Crystal Spraggins, SPHR
Saving for retirement is something every working person who has no intention of remaining employed forever should do.
Members of Gen X and of course, the Boomers, understand this very well. Gen X, in particular, is at the right age to be witnessing first-hand whether their parents have retired well, poorly, or are unable to retire at all, despite having seen the traditional age of retirement come and go.
But convincing Millennials that they can a) afford to save for retirement and b) should save for retirement might be another matter.
An article in Forbes magazine wondered out loud whether Millennials are the “lost retirement generation,” citing a survey by Financial Finesse that found only 17% of Millennials are “on track to retire with 80% of their income in retirement.”
That said, a recent report published by PayScale, “Work Values & Attitudes By Generation” shows that Gen Y does value retirement benefits (even if they do put them behind pet insurance). How then, can you encourage Millennials to join your plan AND contribute fully?
Here are my top suggestions.
- Make it easy
Consider a negative election option that will automatically enroll eligible employees into the plan unless they take the step of opting out. (Note: Studies have shown that the same principles that make negative enrollments so effective—inertia and procrastination—also keep plan deferral rates low. So, if you do choose to enroll participants automatically, be sure and review the benefits of automatically increasing deferrals as well.)
- Make it flexible
Allow participants to join the plan at least monthly (if not each pay period), rather than, for example, having to wait until the beginning of each quarter. Be sure and allow frequent deferral changes as well. While most employees won’t adjust their deferrals very often (up or down), knowing they can will make some more comfortable with the idea of joining the plan. Allowing plan loans will have the same effect.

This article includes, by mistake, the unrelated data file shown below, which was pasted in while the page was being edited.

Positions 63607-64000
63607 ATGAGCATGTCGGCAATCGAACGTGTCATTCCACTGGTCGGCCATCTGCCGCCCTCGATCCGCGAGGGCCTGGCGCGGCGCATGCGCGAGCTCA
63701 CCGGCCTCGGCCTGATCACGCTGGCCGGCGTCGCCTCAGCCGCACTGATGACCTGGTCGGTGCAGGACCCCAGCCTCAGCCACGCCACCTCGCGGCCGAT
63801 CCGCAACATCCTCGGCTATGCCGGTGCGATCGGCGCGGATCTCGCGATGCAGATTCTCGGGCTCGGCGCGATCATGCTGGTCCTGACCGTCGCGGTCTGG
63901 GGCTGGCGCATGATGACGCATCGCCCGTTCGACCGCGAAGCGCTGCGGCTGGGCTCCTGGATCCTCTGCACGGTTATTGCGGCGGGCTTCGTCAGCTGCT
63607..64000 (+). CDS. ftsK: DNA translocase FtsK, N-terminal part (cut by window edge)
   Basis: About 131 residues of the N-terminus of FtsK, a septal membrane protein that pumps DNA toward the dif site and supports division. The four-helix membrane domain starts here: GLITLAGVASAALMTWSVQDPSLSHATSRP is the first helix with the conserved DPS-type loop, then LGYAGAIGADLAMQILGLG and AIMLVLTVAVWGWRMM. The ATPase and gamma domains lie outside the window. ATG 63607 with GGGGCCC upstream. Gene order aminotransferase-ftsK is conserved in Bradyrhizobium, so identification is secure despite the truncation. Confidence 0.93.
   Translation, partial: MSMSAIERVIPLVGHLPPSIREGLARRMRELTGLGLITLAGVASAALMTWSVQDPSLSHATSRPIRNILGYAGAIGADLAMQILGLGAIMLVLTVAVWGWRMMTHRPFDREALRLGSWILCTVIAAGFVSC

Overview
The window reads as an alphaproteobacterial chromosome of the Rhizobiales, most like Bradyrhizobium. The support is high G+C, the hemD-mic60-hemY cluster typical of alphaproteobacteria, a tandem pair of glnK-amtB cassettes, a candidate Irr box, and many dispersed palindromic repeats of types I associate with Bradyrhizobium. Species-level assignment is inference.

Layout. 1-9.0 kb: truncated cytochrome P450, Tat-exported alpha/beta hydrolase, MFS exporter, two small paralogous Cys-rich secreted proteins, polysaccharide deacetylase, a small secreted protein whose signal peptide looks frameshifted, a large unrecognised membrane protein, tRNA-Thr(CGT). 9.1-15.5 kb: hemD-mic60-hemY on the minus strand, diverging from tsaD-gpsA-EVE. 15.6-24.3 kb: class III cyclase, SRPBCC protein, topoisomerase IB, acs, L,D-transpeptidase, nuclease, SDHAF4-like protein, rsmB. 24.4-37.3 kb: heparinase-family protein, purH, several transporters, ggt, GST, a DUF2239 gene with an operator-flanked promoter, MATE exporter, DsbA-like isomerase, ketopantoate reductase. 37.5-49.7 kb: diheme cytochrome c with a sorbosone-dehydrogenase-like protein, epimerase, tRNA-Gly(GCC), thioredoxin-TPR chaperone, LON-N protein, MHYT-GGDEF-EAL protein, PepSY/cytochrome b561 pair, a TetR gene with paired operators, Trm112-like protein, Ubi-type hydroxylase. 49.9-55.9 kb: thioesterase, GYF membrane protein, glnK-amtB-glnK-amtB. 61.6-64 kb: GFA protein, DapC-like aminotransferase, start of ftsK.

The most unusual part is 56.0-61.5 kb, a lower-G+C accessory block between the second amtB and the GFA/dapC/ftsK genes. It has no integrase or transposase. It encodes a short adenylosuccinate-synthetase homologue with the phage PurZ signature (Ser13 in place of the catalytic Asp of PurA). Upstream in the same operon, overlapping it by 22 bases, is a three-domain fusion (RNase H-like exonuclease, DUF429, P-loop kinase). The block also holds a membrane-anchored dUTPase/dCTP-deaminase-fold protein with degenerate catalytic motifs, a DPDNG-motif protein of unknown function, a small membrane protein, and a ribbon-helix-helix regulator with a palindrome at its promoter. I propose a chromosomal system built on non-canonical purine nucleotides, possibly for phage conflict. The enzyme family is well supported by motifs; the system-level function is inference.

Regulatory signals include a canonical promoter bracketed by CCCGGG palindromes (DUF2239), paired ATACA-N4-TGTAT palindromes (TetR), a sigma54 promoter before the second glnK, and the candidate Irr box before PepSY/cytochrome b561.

- Make it pay
Match participant deferrals and give employees greater incentive to save. No one wants to “leave money on the table” if he can help it.
- Make it known
Educate employees about the plan often, and work with plan administrators, plan investors, and human resources to develop programs that will help your employees get their finances in shape in general, with saving for retirement a core activity.
- Make it a no-brainer
Automatic enrollments? Tax savings? Matching contributions? Flexible deferral options? Money set aside for retirement or (if need be) a rainy day? Who wouldn’t join? If your employees know all the advantages of saving for retirement, it’ll be hard to say no.
If you have a retirement plan, you may as well do everything possible to ensure that employees join the plan. Following these recommendations will go a long way to see that they do.